There are no U.S. troops among the 100,000 plus under U.N. command as they are mandated by the U.S. Constitution to serve only under the command of the U.S. president.

Some 6,000 Chinese workers broke ground in the Bahamas last September — 15 minutes from Nassau airport — for the Caribbean’s largest gambling casino complex, which is destined to rival Macau, the former Portuguese colony now part of China.

The African Union’s new Chinese-designed, built and funded, $200 million headquarters opened in Ethiopia two weeks ago, just in time for Organization of African Unity’s annual summit. Ultra-modernistic in its design, it looks like a huge spaceship

In his inaugural address, Ethiopian Prime Minister Meles Zenawi said, “China’s amazing reemergence and its commitments for a win-win partnership with Africa is one of the reasons for the beginning of the African renaissance.”

Jia Qinglin led a 100-strong Chinese delegation and handed over a $94 million check. He left behind a group of Chinese technicians to ensure the smooth running of the new OAU headquarters.

He also struck the right notes for the assembled African heads of state: “We maintain that all countries, big or small, are equal and we are opposed to the big, strong and rich bullying the small, weak and poor.”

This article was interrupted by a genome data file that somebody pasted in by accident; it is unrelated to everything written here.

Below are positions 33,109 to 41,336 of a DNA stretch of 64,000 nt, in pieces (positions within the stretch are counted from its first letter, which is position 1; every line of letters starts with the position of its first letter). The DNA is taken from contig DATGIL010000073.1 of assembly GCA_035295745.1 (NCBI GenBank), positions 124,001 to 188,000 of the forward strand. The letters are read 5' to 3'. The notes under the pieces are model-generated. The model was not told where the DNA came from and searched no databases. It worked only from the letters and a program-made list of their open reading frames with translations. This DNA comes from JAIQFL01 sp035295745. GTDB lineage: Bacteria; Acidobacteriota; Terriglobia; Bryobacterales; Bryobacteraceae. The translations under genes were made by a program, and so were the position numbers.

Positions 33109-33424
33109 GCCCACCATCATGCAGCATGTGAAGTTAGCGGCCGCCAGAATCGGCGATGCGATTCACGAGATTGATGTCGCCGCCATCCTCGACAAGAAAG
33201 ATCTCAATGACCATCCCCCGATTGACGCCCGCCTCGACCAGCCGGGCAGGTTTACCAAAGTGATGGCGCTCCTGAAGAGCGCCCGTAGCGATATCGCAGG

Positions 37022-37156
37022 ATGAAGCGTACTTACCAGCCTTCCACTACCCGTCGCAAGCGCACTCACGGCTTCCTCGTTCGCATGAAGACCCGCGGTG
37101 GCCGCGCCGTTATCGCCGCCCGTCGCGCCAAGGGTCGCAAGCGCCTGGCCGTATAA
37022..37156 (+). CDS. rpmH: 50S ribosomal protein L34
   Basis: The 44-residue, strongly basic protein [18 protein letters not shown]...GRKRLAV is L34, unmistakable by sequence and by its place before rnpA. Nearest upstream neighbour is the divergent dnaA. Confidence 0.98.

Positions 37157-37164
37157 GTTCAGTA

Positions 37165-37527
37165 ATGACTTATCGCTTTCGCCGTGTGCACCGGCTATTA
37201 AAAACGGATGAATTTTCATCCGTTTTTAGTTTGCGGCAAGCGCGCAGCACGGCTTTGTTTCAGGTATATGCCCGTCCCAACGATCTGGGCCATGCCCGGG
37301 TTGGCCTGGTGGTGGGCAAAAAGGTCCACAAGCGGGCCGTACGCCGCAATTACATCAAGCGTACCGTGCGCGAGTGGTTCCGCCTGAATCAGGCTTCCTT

China’s trade with Africa hit $120 billion last year, a 12-fold increase.

Almost 6 million Chinese workers are deployed throughout what was once called the Third World, including 1 million in Africa, on a wide variety of industrial and agricultural projects, developing future markets for Chinese products and importing all manner of raw materials.

Canada’s Bombardier Aircraft manufacturer now sees China as a bigger market for private aviation than all of Europe.

China also informed Canada last week that it wanted a seat at the arctic table, which means it seeks the same status as the eight countries whose territory lies within the Arctic Circle. It will be Canada’s turn to chair the group in 2013.

As a warning to China about its South China Sea ambitions, the United States is transferring 200 U.S. Marines to Darwin, on the northern coast of Australia, to be reinforced by 2,300 more by 2014, drawn from the 3rd Marine Division on Okinawa to form a Marine Expeditionary Unit.

“I am making clear,” Obama said on a visit to Australia last November, “that the United States is stepping up its commitment to the entire Asia-Pacific region.”

Formidable though U.S. Marines are, 200 of them are unlikely to rattle too many cages. And Darwin is 2,300 miles from the capitals of South China Sea countries. China is also the largest trading partner with most of the countries in the region.

Over the next two years, the U.S. strategic moves from Europe to the western Pacific and South China Sea are likely to be more pirouette than pivot — spinning on one foot, with the raised foot touching the knee of the supporting leg.

Arnaud de Borchgrave, a member of the Atlantic Council, is editor-at-large at UPI and the Washington Times.  This column was syndicated by UPI.